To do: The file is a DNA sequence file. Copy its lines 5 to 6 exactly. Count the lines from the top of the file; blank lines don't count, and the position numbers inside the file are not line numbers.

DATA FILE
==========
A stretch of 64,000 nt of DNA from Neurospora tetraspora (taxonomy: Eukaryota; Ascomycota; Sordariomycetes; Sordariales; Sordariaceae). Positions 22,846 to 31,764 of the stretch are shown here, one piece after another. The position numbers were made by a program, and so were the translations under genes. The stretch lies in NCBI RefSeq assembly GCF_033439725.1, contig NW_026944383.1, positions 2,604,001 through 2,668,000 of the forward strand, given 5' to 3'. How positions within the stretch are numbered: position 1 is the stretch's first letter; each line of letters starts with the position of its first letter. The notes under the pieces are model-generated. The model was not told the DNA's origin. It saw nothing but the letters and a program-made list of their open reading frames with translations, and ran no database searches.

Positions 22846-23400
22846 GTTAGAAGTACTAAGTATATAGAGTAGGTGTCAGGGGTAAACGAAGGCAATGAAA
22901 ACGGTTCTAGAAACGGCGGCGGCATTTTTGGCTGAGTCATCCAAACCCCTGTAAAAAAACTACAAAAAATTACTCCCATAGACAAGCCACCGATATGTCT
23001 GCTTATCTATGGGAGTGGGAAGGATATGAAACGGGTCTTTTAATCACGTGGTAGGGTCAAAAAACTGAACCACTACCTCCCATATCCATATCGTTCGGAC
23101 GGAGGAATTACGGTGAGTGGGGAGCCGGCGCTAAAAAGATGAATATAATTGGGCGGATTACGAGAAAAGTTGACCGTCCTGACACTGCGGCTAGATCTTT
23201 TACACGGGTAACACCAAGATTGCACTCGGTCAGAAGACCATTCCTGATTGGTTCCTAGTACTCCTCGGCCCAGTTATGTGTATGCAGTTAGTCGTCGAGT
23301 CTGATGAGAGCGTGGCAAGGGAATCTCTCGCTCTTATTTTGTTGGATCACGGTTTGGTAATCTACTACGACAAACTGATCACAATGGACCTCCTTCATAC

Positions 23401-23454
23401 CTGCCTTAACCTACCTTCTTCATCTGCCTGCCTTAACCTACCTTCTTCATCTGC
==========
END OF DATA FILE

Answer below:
23001 GCTTATCTATGGGAGTGGGAAGGATATGAAACGGGTCTTTTAATCACGTGGTAGGGTCAAAAAACTGAACCACTACCTCCCATATCCATATCGTTCGGAC
23101 GGAGGAATTACGGTGAGTGGGGAGCCGGCGCTAAAAAGATGAATATAATTGGGCGGATTACGAGAAAAGTTGACCGTCCTGACACTGCGGCTAGATCTTT